Year of Award


Document Type

Dissertation - Campus Access Only

Degree Type

Doctor of Philosophy (PhD)

Degree Name

Organismal Biology and Ecology

Department or School/College

Division of Biological Sciences

Committee Chair

Anna Sala

Commitee Members

Ragan Callaway, Elizabeth Crone, Tom DeLuca, Emily Heyerdahl


University of Montana


Mixed ponderosa pine forests are widespread in the western United States and are experiencing less frequent wildfire today than they did historically. Higher stand densities associated with lack of fire raise concerns that trees in these forests are under physiological stress due to increased competition for resources, and that current wildfires are more likely to harm trees than fires of prior centuries because of higher fuel loads today. However, little research has addressed effects of wildfire and lack of fire by comparing contemporary unburned stands to frequently burned stands in forests that have not been logged.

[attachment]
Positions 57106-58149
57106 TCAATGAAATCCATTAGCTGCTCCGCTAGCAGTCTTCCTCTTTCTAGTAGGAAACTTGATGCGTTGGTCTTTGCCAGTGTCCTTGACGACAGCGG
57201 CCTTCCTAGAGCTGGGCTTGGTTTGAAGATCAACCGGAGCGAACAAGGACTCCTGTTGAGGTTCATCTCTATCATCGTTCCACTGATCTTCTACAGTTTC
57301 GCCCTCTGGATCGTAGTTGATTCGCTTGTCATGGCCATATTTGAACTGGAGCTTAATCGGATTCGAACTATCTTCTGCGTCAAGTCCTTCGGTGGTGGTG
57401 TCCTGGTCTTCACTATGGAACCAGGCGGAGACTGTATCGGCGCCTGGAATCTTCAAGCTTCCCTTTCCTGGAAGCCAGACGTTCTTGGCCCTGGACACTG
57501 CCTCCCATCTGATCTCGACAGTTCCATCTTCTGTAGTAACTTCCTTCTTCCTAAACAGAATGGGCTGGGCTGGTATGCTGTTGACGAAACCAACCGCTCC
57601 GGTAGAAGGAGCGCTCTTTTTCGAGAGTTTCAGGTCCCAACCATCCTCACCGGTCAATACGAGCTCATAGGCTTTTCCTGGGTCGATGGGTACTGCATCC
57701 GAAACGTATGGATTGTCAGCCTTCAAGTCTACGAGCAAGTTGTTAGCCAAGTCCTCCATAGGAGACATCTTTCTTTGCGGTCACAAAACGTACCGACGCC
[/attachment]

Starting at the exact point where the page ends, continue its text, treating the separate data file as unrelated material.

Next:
The main focus of this research is to understand how wildfire and lack of fire affect ponderosa pine communities and individual ponderosa pine trees in forests that were never logged or directly managed. I utilized sites in old-growth ponderosa pine/Douglas-fir forests in Montana and Idaho, each with at least two stands, one not burned for at least 70 years and one burned at approximately the historical fire frequency. I found higher overall tree densities and densities of shade-tolerant tree species (Douglas- fir and grand fir) in unburned stands, although overstory and understory community composition and structure varied from site to site. Surprisingly, there were no significant biological differences between mature ponderosa pine trees in burned versus unburned stands in a suite of physiological variables. I found a trend of increasing negative growth responses to wildfire (reduced stemwood (basal area) growth in the burned stand compared to the unburned stand) in recent fire years that had drier winters.

I was able to study very old trees that are otherwise extremely rare across landscapes. Recent investigations on “age-related’' growth in trees have led to the common assumption that old trees grow slowly due to negative effects of age or height on growth. In contrast, I found that tree age and height have little effect on basal area growth, and I present evidence that slow growing trees may be more likely to reach old age. These findings highlight the potential importance of old-growth ponderosa pine/Douglas-fir forests as reservoirs and sinks for carbon in a future with novel fire regime and climate.

This record is only available
to users affiliated with
the University of Montana.

Request Access



© Copyright 2009 Eric G. Keeling